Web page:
24 Sep Boris Becker: Tennis star could face seven years in jail over bankruptcy charges, court hears | UK News
Tennis champion Boris Becker has denied a string of criminal charges over his bankruptcy – as he was told he could face seven years in jail if found guilty.
The 52-year-old German former tennis star, who was declared bankrupt in June 2017, is accused of failing to comply with obligations to disclose information.
Becker, who was dressed in a suit and red tie, stood in the dock at London’s Westminster Magistrates’ Court and spoke in a clear, loud voice as he confirmed his personal details.
He pleaded not guilty to 19 charges of failing to disclose money and property between May 2017 and June 2017.
Becker denied seven counts, which alleged he concealed property from his receiver or trustee and pleaded not guilty to a charge that he concealed a debt.
He also denied two counts of removing property which was required to be delivered to the receiver.
Becker pleaded not guilty to a charge that he failed to disclose the disposal of property and four charges alleging he did not disclose the details of his estate.
He also denied a charge that he concealed debt and four counts of omission about state of affairs relating to bank accounts with Belgium JP Morgan and Guernsey Julius Baer bank.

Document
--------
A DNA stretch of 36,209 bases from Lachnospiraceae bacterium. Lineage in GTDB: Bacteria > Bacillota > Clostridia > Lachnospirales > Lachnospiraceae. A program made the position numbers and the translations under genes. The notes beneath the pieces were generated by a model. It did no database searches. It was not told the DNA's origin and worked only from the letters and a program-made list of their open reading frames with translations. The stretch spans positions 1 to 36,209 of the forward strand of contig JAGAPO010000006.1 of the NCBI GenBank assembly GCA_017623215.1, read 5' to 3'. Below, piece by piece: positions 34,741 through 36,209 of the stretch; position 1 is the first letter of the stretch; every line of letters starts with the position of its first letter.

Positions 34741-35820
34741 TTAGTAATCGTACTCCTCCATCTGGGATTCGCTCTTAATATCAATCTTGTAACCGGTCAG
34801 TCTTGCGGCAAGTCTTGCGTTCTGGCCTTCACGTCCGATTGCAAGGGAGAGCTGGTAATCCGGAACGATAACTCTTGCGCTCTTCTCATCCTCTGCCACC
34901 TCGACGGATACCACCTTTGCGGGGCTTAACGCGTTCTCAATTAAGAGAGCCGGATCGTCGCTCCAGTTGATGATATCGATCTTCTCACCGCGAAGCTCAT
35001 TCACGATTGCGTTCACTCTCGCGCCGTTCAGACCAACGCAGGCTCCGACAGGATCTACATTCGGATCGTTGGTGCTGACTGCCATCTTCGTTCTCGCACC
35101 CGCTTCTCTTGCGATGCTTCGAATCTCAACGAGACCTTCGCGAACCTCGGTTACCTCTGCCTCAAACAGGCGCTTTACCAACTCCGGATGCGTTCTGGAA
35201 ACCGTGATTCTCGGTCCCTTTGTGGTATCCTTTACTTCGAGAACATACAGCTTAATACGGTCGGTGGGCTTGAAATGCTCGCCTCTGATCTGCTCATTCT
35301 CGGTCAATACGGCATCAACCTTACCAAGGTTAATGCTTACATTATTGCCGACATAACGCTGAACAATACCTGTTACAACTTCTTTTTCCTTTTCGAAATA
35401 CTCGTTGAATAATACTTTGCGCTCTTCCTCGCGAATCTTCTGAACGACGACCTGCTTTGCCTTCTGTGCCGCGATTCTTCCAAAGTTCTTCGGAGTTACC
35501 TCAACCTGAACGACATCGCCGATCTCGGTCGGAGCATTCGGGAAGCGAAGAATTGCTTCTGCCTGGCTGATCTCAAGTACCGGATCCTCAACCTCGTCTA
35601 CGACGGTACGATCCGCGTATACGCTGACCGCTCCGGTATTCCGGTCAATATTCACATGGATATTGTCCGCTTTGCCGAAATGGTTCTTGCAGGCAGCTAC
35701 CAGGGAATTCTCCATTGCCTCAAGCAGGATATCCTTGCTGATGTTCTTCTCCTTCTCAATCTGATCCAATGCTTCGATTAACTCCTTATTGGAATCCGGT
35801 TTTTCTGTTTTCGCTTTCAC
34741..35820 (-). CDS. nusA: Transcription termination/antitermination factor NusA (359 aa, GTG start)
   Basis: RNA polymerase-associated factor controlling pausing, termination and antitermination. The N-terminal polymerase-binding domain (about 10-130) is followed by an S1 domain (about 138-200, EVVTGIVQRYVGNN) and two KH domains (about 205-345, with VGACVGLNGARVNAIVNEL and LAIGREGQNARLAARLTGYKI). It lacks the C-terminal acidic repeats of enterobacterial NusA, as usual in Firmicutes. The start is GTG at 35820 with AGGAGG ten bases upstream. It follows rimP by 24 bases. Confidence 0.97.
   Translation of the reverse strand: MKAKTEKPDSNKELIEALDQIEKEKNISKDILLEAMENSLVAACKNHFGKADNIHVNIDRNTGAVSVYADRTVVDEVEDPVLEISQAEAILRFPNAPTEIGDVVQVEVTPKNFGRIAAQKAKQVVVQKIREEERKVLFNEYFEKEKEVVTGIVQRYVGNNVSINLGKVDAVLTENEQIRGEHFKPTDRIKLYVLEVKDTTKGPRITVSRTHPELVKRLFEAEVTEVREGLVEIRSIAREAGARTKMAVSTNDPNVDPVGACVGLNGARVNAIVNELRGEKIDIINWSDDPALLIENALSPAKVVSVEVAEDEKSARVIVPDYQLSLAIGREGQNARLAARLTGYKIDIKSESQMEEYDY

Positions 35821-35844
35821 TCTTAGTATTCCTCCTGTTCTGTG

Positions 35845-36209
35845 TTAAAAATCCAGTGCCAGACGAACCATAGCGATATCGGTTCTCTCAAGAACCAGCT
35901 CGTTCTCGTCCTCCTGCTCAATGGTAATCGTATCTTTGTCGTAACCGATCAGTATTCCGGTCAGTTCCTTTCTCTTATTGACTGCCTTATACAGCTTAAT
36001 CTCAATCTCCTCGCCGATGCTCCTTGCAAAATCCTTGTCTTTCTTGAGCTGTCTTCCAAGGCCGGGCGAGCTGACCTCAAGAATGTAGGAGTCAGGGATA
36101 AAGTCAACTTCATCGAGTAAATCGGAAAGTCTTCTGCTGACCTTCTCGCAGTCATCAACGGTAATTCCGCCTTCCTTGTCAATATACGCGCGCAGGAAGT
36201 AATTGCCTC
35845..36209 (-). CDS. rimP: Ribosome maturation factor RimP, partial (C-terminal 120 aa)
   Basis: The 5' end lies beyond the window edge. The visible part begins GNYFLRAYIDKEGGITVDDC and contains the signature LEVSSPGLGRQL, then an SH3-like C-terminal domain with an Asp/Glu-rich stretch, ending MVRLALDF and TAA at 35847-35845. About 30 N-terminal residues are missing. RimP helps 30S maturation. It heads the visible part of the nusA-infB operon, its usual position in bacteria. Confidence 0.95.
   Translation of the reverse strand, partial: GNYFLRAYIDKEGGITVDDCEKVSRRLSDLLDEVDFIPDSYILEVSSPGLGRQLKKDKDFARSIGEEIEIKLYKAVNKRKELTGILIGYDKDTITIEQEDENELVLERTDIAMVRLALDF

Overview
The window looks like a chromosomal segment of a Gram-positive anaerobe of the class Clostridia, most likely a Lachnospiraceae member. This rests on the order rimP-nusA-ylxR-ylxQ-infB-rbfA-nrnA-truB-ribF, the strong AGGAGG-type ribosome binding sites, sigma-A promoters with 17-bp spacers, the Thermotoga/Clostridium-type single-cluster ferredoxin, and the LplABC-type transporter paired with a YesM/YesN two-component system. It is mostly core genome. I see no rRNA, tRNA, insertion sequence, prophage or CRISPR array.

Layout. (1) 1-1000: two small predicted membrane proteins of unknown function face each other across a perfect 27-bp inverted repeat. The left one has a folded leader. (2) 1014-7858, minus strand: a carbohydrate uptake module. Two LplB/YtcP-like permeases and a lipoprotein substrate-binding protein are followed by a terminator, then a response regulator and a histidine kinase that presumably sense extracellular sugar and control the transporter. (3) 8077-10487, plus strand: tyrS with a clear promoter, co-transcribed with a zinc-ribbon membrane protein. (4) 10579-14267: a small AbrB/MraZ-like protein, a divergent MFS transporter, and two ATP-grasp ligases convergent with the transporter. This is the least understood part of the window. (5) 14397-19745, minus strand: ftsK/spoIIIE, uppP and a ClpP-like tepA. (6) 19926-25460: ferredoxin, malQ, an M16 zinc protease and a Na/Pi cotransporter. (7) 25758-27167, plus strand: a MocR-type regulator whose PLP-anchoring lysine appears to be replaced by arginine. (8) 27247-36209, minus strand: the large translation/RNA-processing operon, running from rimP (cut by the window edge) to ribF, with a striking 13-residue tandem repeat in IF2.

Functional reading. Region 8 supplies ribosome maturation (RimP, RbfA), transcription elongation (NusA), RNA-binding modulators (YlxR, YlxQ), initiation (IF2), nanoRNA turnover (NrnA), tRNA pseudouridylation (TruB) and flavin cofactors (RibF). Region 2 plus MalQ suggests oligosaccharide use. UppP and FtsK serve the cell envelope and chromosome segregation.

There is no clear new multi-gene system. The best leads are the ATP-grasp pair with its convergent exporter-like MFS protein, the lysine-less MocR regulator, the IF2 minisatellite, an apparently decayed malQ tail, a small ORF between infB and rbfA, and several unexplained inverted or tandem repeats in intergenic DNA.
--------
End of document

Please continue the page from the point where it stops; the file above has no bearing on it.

It is alleged he hid his stake of shares in AI firm Breaking Data Corp and did not mention bank accounts in Belgium and Guernsey to bankruptcy proceedings.
He allegedly had a flat in Coleherne Court, Chelsea, which went undeclared along with two other German properties.
Becker, who lives in London, is being prosecuted by the Insolvency Service.
Bankruptcy issues were considered at hearings in the High Court in London.
Chief Magistrate Emma Arbuthnot conditionally bailed Becker to next appear at London’s Southwark Crown Court for a preliminary hearing on October 22.
Becker was a teenage tennis phenomenon when he became the youngest Wimbledon men’s singles champion in 1985, at the age of 17 years and seven months.
The 6ft 3in, 180lb powerhouse, with the nickname “Boom Boom”, was the first German champion of the tournament and the first non-seed to win as he was ranked at number 20.
The former world number one and six-time Grand Slam champion collected 49 singles titles out of 77 finals during his 16 years as a professional tennis player.
He was picked to enter the International Tennis Hall of Fame in 2003.